Exaggerated Emotions: How and Why ADHD Triggers Intense Feelings
“Challenges with processing emotions start in the brain itself. Sometimes the working memory impairments of ADHD allow a momentary emotion to become too strong, flooding the brain with one intense emotion.” Thomas Brown, Ph.D., explains why (and how) ADHD sparks such intense anger, frustration, and hurt.
Few doctors factor in emotional challenges when making an ADHD diagnosis. In fact, current diagnostic criteria for ADHD include no mention of “problems with emotions.” Yet recent research reveals that those with ADHD have significantly more difficulty with low frustration tolerance, impatience, hot temper, and excitability than a control group.
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Processing Emotion: A Brain Thing
Challenges with emotions start in the brain itself. Sometimes the working memory impairments of ADHD allow a momentary emotion to become too strong, flooding the brain with one intense emotion. At other times, the person with ADHD seems insensitive or unaware of the emotions of others. Brain connectivity networks carrying information related to emotion seem to be somewhat more limited in individuals with ADHD.
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Fastening on a Feeling
When an adolescent with ADHD becomes enraged when a parent refuses him use of the car, for example, his extreme response may be due to "flooding" — a momentary emotion that can gobble up all of the space in his head just like a computer virus can gobble up all of the space on a hard drive. This focus on one emotion crowds out other important information that might help him modulate his anger and regulate his behavior.
Individuals with ADHD often become quickly immersed in one salient emotion and have problems shifting their focus to other aspects of a situation. Hearing a slight uncertainty in a coworker’s reaction to a suggestion may lead to interpreting this as criticism and an outburst of inappropriate self-defense without having listened carefully to the coworker’s response.
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Bottled Up by Fear
Significant social anxiety is a chronic difficulty experienced by more than one third of teens and adults with ADHD. They live almost constantly with exaggerated fears of being seen by others as incompetent, unappealing, or uncool.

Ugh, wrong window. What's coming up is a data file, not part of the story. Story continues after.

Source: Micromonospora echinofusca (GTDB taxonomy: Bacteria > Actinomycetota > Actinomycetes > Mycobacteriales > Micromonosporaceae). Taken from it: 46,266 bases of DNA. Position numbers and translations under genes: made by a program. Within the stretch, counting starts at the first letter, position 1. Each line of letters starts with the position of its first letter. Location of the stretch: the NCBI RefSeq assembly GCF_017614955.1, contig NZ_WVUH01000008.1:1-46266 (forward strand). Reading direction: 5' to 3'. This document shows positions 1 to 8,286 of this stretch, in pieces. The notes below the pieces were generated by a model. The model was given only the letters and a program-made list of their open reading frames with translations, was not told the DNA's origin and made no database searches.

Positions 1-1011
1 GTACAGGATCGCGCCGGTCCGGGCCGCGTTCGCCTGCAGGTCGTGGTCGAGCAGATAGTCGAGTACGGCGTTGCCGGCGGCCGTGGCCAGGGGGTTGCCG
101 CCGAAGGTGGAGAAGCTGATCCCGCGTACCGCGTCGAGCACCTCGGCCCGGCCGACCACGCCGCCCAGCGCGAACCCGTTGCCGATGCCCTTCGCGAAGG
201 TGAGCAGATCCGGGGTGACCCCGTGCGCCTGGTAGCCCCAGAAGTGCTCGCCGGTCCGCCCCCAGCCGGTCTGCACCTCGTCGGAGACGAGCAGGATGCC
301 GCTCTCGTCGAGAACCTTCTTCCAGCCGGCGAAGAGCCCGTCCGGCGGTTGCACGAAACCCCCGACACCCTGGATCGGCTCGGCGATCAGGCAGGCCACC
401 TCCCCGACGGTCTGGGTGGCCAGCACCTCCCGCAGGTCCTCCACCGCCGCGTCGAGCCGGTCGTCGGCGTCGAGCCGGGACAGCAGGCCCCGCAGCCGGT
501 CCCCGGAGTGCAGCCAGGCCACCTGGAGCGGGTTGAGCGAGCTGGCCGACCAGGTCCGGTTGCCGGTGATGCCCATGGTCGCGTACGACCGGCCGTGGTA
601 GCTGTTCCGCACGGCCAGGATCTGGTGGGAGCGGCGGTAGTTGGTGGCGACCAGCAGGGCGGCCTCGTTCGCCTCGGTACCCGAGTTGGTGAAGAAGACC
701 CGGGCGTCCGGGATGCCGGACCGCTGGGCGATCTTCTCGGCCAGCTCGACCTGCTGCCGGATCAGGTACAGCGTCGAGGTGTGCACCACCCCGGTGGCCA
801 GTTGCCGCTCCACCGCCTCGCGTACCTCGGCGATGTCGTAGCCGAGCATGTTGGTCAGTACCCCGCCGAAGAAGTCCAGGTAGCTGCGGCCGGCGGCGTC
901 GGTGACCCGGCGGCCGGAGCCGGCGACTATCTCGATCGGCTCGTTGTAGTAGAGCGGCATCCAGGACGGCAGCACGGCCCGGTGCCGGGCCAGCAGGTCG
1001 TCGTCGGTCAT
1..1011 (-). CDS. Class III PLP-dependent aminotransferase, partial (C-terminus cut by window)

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Giving In to Avoidance and Denial
Some people with ADHD don’t suffer from a lack of awareness of important emotions but from an inability to tolerate those emotions enough to deal effectively with them. They become caught up in behavior patterns to avoid painful emotions that seem too overwhelming — looming deadlines or meeting an unfamiliar group of people.
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Carried Away with Emotion
For many people with ADHD, the brain’s gating mechanism for regulating emotion does not distinguish between dangerous threats and more minor problems. These individuals are often thrown into panic mode by thoughts or perceptions that do not warrant such a reaction. As a result, the ADHD brain can’t deal more rationally and realistically with events that are stressful.
People with untreated ADHD can suffer from dysthymia — a mild but long-term mood disorder or sadness. It is often brought on by living with the frustrations, failures, negative feedback, and stresses of life due to untreated or inadequately treated ADHD. People who are dysthymic suffer almost every day from low energy and self-esteem.
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Emotions and Getting Started
Emotions motivate action — action to engage or action to avoid. Many people with untreated ADHD can readily mobilize interest only for activities offering very immediate gratification. They tend to have severe difficulty in activating and sustaining effort for tasks that offer rewards over the longer term.
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Emotions and Getting Started 2
Brain imaging studies demonstrate that chemicals that activate reward-recognizing circuits in the brain tend to bind on significantly fewer receptor sites in people with ADHD than do those in a comparison group. People with ADHD are less able to anticipate pleasure or register satisfaction with tasks for which the payoff is delayed.
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Emotions and Working Memory
Working memory brings into play, consciously and/or unconsciously, the emotional energy needed to help us organize, sustain focus, monitor and self-regulate. Many individuals with ADHD, though, have inadequate working memory, which may explain why they are often disorganized, lose their temper, or procrastinate.
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Emotions and Working Memory 2
Sometimes the working memory impairments of ADHD allow a momentary emotion to become too strong. At other times, working memory impairments leave the person with insufficient sensitivity to the importance of a particular emotion because he or she hasn't kept other relevant information in mind.
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Treating Emotional Challenges
Treating the emotional challenges of ADHD requires a multimodal approach: It starts with a careful and accurate evaluation for ADHD, one that explains ADHD and its effect on emotions. ADHD medication may improve the emotional networks in the brain. Talk therapy can help a person manage fear or low self-esteem. Coaching may help a person overcome problems with getting boring tasks completed.